This slim volume appears to be aimed at middle and high school students who possess a taste for the design and style of fantasy media. The authors use the literary device of a storyteller, named for the late Fields Medalist Maryam Mirzakhani, who shares 16 puzzles purported to be recorded in Merlin’s journal. The connection to mathematics is that these are all unsolved problems—mostly from number theory, graph theory, and geometry—and the point is to help readers see that mathematics remains a living, growing discipline. Indeed, the authors use the metaphor of an ice cream cone to argue that the mathematics yet to be discovered is far vaster than the mathematics that is already known. They also note that they selected problems whose statements can be understood by anyone, even though the solutions are as yet known to no one.

Each chapter provides a “journal entry” to introduce each problem as it might have arisen in the imagined daily life of Camelot, then shifts into a nonfiction voice to state the problem and the current state of efforts to solve it. Thus, readers encounter the questions of whether: six square tiles are sufficient to cover a slightly larger square; there are infinitely many twin primes; every polyhedron can be unfolded into a single flat surface; all perfect numbers are even; a single connected tile tiles a plane periodically; every planar graph can be drawn with whole-number segments; a thrackle can have more edges than vertices; every even number can be written as the sum of two primes; all trees are graceful; the 5th and kth Schur numbers can be calculated; any room with flat mirrored walls can be fully illuminated by a single light source; any convex polygon can be fairly partitioned into n convex pieces; a perfect brick exists; and every whole number iterated by the Collatz algorithm arrives at 1.

The 16 vignettes do extend concepts from high school mathematics, so I think the book will be enjoyed by those who find its medieval conceit appealing. If you gift it, please first correct the statement on p. 31 that “Leonhard Euler proved in the nineteenth century,” since his lifespan was entirely in the 18th century. (His chronology is stated correctly on p. 85.) I did not find any other historical or mathematical errors that were as egregious, although some of the explanations seemed terse to me and a bit more mathematical detail would have furthered my own understanding. I do now have a better idea of how much I need to learn about graph theory, in particular. If I had written the book, my own choice would have been to put further reading recommendations, including additional websites, at the end of each chapter to encourage readers to stop and explore each unsolved problem. Perhaps, though, the publisher mandated a single bibliography at the end of the book; it does contain an interesting mix of recent popular accounts, research publications, textbooks, and classic works.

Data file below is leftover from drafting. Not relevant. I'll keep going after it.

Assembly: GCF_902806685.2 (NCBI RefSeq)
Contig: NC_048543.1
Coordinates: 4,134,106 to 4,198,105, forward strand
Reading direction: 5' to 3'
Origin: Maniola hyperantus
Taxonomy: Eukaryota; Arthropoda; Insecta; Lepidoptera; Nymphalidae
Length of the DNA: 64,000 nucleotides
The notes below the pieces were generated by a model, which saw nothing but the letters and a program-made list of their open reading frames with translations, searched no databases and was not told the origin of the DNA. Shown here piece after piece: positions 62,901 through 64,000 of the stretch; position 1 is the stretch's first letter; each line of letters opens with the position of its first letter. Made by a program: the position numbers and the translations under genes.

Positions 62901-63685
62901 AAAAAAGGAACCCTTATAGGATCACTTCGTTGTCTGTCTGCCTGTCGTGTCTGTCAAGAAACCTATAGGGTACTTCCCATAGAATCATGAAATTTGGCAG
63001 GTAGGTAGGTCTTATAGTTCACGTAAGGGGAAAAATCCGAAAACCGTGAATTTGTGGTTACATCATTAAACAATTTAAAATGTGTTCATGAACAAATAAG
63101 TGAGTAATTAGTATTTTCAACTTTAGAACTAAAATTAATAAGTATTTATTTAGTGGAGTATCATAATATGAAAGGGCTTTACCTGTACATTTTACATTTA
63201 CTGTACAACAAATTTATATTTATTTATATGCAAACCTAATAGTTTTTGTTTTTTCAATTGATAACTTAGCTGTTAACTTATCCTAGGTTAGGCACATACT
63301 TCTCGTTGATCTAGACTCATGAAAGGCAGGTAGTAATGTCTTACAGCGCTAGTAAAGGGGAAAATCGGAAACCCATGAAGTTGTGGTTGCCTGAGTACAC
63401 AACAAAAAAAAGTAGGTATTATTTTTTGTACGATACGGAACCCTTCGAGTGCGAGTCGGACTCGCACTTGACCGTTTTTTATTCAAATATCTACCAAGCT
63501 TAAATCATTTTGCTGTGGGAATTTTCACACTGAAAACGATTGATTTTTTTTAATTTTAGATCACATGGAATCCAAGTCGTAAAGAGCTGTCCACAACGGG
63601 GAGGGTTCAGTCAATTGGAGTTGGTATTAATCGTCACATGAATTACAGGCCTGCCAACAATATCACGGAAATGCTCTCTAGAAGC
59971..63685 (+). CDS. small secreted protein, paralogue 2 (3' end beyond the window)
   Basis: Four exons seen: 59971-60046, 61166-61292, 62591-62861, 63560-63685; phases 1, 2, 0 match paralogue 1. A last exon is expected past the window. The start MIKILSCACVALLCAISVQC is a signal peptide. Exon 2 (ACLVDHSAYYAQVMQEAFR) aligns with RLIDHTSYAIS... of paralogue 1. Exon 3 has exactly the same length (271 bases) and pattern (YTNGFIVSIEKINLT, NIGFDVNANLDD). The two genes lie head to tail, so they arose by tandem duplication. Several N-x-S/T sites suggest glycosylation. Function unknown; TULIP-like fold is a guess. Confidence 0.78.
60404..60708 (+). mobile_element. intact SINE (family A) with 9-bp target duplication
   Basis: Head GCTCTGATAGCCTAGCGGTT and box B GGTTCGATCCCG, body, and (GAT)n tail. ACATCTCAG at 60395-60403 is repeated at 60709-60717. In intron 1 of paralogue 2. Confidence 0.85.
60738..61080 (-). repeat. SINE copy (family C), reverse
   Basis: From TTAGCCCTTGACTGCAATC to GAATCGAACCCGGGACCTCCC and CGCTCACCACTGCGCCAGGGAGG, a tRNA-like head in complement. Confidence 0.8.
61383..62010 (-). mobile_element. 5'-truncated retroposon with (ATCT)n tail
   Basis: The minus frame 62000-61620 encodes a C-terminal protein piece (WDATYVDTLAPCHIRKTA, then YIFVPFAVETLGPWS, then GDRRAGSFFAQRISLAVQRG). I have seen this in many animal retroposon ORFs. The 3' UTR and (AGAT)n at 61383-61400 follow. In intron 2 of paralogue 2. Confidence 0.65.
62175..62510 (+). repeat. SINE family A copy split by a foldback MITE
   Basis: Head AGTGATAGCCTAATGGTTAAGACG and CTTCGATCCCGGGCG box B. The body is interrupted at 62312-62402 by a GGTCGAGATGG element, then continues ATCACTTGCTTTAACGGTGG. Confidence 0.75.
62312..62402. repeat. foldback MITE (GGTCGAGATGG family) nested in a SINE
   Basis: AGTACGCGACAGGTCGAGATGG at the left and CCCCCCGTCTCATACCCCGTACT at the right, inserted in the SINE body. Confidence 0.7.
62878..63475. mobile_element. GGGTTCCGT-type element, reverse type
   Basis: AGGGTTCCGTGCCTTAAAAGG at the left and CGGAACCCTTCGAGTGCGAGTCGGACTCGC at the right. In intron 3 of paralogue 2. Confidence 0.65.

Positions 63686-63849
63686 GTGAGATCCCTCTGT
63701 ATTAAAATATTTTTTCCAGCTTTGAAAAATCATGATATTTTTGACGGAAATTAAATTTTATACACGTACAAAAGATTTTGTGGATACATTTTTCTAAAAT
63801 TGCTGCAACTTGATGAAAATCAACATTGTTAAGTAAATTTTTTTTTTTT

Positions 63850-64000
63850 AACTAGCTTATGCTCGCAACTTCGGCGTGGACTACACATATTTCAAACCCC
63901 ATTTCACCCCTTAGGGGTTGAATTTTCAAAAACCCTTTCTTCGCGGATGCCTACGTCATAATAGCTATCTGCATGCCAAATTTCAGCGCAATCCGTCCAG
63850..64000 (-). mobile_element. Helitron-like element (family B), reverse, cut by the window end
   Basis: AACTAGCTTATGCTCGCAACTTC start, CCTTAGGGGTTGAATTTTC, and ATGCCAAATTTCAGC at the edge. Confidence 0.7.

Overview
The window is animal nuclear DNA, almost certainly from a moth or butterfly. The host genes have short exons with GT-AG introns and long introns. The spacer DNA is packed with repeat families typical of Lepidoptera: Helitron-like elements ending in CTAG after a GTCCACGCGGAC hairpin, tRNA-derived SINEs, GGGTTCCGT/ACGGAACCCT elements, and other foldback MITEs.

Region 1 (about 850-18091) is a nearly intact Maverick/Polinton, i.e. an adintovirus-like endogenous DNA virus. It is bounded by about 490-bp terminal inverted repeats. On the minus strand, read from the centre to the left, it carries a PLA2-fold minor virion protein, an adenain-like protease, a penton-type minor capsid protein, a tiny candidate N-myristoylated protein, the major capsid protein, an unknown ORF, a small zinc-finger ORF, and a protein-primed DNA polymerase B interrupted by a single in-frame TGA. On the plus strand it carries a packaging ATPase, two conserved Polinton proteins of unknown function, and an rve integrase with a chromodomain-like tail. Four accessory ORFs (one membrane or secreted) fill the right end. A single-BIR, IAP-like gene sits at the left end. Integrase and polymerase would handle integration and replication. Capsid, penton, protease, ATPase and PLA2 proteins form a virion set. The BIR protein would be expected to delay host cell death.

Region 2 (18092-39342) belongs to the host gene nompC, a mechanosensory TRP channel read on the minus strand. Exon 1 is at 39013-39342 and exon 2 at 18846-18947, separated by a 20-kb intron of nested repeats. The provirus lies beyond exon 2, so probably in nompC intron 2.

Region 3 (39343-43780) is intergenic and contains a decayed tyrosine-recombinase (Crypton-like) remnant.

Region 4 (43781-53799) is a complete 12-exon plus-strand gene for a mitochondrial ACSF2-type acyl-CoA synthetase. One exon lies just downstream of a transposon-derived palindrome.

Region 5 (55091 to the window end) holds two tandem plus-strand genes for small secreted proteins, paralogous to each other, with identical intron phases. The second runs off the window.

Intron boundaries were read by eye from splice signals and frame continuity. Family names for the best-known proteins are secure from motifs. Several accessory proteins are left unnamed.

Amy Ackerberg-Hastings (

aackerbe@verizon.net) co-edits MAA Convergence with Janet Heine Barnett. She is a historian of mathematics whose interests lie especially in the history of mathematics education in 18th-century Scotland and 19th-century American colleges; women in the history of science, technology, and mathematics; and the history of scientific instruments.